Journey Middle School SD#62 Sooke

School Name: Journey Middle School

School District: SD#62 Sooke

Inquiry Team Members:Kelly Dvorak:
Diane Wiens:
Zac Vine:
Kara Troke:

Inquiry Team Contact Email:

Type of Inquiry: NOIIE

Grade Levels: Intermediate (4-7)

Curricular Area(s): Applied Design, skills & Technology, Arts Education, Career Education, Language Arts – Literacy, Language Arts – Oral Language, Language Arts – Reading, Language Arts – Writing, Matahematics / Numeracy, Science, Social Studies

Focus Addressed: Aboriginal understandings (for example, Traditional Knowledge, oral history, reconciliation), Community-based learning, Core competencies (for example, critical thinking, communication, problem solving), Differentiated instruction, Experiential learning, First Peoples Principles of Learning, Flexible learning, Formative assessment, Growth mindset, Indigenous pedagogy, Inquiry-based learning, Land, Nature or Place-based learning, Social and emotional learning, STEM / STEAM

In one sentence, what was your focus for the year? Incorporating design thinking into core academics using design challenges in order to increase student flow.

Scanning: During the scanning, teachers presented lessons that incorporated design thinking in a number of different types of classrooms. The teachers observed during these lessons, and in their regular teaching, that students were more active in the learning activities when design thinking was being used. We have also developed a self-assessment based on our focus to help inform our work.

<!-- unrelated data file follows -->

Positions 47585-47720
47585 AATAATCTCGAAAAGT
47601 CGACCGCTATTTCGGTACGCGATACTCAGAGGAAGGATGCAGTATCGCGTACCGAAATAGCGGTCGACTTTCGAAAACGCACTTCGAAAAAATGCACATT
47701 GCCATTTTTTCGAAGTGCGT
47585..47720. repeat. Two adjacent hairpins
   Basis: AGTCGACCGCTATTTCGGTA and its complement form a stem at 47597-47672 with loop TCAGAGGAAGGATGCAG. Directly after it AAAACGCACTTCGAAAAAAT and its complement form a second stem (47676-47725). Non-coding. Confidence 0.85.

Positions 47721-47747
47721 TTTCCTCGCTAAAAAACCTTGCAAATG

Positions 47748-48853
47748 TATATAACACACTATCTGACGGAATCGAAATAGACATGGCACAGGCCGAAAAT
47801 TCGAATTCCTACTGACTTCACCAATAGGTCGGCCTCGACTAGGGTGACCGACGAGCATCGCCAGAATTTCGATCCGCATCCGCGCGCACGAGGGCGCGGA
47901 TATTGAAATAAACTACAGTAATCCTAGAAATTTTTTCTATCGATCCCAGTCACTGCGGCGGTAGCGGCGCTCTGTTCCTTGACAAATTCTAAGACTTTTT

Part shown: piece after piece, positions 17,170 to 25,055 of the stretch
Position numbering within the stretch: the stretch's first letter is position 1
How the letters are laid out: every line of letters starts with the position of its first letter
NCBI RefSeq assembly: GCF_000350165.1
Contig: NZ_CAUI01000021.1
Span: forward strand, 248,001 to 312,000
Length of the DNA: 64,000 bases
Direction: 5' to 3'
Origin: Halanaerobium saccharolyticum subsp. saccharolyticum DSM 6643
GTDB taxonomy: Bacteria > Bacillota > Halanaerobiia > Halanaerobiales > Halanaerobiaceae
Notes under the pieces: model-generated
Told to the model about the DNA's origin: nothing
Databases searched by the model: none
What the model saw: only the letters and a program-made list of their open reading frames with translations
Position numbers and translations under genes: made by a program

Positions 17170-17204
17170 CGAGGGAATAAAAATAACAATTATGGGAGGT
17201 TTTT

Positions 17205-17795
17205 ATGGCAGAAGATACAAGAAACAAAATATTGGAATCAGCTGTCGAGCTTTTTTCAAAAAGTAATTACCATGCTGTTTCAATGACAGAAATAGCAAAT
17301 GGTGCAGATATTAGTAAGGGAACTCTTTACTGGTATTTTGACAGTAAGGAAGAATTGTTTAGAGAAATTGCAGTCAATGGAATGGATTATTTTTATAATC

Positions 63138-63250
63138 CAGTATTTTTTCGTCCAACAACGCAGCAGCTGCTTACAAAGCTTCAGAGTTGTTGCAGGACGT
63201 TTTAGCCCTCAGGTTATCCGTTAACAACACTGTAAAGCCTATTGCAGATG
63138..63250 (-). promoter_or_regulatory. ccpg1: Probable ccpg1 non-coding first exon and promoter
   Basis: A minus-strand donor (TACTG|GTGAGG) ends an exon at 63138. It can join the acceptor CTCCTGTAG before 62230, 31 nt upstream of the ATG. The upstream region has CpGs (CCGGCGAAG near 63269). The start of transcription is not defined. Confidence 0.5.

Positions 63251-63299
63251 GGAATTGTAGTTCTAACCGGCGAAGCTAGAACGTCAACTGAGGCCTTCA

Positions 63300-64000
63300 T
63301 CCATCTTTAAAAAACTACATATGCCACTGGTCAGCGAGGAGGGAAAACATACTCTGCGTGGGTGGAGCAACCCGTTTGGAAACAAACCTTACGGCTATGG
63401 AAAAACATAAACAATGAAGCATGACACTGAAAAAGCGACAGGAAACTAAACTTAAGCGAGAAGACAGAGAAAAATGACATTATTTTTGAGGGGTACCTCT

Focus: Our groups feels that the design process can help students become more active design thinkers. Our group feels that participating in design process will help students understanding content more deeply and having more moments of flow.

Hunch: Design thinking takes time to develop the lessons themselves and to do the necessary front loading. Students are prevented from flow because they are in charge of their own learning. Design process allows students to have more control, voice, and agency and develop their empathy for others.

New Professional Learning: What is design thinking? What’s out there for design thinking resources? Are there schools already involved deeply with this work?
What does flow look like, how will we know if our students are in flow?

Taking Action: As we went through our inquiry process, our focus shifted substantially. We first decided to bring design thinking and robotics into the Core academic subjects to see if it would increase student engagement. One strategy we used was the design process placemat. We set the challenge to a Grade 6 Social Studies class to create a board game incorporating Ozobots to show their understanding of the geography concepts they’d learned before. While the design process was excellent, the actual level of geography understanding in their games was lacking. The class was much more interested in the robots than in the Social Studies. It was great to see them engaged, but it didn’t really fit our intention of bringing the academics alive.